I was honoured to be asked to be a photographer for a local charity basketball tournament at the University of Toronto called “Bay St. Hoops“. This is my second time covering this great charity and being a part of two things that I love, Photography and basketball.
When I did this event last year, I wasn’t really prepared since it was pretty last minute. Also, the tournament took place at 5 different ball courts and 3 different lighting conditions which made it a bit of a challenge. This year, I covered two days of the tournament and got used to the lighting and was more prepared and I think the photos from this year compared to last year show that.
What makes this tournament interesting to me is the skill level. You had novices in a division participating up to the highly competitive player that you can tell have experience playing at high levels competitively and are active ballplayers. Sometimes I would have to put down my camera and just watch because some of the games were captivating. I even covered a buzzer beater shot to win a critical semi-final game.
It was a tremendous event once again. This year was better than last year in my opinion and I bet it’ll only get better. I’ve met some amazing people over the two years that I’ve covered this event and some I still keep in contact with. Thanks to Desmond Rampersaud and Emma Truax for having me once again and I’ll see you next year.
Proposals to the Governor and Prison commissioner of Attica
State troopers at Attica 1971
Black Panther Poster
This weekend I took a trip to the Ryerson Image Centre in downtown Toronto. I saw an ad in the paper about this photo gallery and I told my friend @ryhanks that we should check this out because that’s right up our alley being into Photography and African-American history. The problem with the society that we live in, is there are so many distractions so I forgot about the exhibit until I was deleting some photos from my phone and I saw a picture of the flyer that I took while I was on the TTC and I saw that the last day was April 9th.
I took the subway to Dundas station and walked over to the Ryerson Image Centre. It was my first time there and it was a nice clean building with all the amenities. I first saw a video board and a short film by a former Black Panter. It was mind blowing that you can still see the bullet holes in a house from a shootout that took place in 1968.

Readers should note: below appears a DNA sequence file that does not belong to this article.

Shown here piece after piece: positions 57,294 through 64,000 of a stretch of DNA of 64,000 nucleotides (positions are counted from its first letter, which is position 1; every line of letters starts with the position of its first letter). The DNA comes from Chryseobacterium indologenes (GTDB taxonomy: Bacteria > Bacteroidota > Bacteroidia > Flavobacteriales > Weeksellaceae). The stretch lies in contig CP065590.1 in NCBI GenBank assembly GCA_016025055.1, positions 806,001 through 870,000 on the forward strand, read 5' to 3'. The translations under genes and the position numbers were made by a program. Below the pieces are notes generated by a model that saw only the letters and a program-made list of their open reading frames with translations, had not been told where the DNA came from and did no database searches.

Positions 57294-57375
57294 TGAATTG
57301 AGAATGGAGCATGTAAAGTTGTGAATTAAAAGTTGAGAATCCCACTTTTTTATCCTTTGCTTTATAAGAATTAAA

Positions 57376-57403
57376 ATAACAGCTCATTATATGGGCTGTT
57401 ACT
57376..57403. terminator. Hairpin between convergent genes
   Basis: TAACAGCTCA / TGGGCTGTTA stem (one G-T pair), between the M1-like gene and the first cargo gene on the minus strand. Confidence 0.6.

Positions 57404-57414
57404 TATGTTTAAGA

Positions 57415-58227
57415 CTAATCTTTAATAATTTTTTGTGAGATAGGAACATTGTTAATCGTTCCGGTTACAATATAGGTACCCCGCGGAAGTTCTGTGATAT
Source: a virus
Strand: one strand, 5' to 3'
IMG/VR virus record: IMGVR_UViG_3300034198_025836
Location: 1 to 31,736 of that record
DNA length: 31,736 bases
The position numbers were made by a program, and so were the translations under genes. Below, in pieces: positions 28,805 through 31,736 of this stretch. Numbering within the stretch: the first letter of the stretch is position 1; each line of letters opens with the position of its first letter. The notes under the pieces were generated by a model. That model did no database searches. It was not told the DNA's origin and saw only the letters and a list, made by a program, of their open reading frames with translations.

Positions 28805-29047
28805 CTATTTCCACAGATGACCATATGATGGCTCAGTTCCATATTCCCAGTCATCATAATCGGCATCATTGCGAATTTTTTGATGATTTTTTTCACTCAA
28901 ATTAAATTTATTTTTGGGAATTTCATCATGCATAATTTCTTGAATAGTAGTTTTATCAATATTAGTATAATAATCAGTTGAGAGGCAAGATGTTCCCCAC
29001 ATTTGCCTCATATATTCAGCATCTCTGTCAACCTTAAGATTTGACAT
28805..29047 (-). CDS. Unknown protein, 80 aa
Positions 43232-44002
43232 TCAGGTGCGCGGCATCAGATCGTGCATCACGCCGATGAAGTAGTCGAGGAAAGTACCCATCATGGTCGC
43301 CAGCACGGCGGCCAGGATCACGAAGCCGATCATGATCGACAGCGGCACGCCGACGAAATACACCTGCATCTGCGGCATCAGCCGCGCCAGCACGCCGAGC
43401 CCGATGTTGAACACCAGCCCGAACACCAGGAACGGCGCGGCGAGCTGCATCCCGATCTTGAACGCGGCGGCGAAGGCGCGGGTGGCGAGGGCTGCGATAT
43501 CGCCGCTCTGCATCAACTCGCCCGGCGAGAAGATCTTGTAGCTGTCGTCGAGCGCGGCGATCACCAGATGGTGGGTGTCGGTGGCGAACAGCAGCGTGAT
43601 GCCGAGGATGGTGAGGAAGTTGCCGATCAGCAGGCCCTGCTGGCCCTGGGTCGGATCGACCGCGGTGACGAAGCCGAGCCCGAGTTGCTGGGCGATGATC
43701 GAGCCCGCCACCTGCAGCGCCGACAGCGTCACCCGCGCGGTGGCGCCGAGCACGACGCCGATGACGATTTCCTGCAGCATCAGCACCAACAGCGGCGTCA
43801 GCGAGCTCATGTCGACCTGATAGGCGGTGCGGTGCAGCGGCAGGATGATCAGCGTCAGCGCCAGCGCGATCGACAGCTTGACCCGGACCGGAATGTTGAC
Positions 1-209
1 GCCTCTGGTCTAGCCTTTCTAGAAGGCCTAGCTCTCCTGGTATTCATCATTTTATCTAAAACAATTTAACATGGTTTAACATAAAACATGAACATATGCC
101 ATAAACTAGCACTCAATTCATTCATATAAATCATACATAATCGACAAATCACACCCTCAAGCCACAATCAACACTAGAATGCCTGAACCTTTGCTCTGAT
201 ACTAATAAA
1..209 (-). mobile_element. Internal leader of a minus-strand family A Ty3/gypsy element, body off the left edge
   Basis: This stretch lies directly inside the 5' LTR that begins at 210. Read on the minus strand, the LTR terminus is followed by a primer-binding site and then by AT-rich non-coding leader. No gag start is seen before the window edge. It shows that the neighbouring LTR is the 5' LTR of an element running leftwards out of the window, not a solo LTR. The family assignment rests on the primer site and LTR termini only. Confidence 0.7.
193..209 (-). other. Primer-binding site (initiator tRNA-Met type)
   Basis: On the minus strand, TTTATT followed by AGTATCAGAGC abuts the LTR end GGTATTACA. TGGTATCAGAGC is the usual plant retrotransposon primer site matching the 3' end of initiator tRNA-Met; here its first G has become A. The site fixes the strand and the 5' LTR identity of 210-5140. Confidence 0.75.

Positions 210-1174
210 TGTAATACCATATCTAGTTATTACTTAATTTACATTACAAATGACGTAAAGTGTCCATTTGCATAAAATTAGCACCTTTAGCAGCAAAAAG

Although I am a photographer, for some reason I find it strange to take photos of photos or art so I left my camera at home and just used my phone. They had a guided tour of the exhibit but you were also free to walk around as you pleased so, I did a quick lap before the tour started. There were a lot of powerful images and some were definitely not for the faint of heart.
The Attica rebellion took place before I was born and I heard of it but I didn’t know very much about it. When I listened to the tour guide speak about it, I was in disbelief of the living conditions that the inmates went through. 63 cents for food a DAY, 1 bar of soap and one roll of toilet paper per MONTH. The Latino inmates that received letters from their friends and families automatically got thrown out if it was written in Spanish since none of the correction officers read Spanish and all correspondence were read before reaching the intended receiver. The prison was predominantly black and latino.
43 men lost their lives during that period in September 1971 and they were killed by the authorities. Litigation carried on until 2015 and the State Government paid $8,000,000 to the families of the victims of the slain prisoners and $12 Million to the families victims of the prison employees. But I think most importantly, never admitted any wrongdoing for the incident in the first place.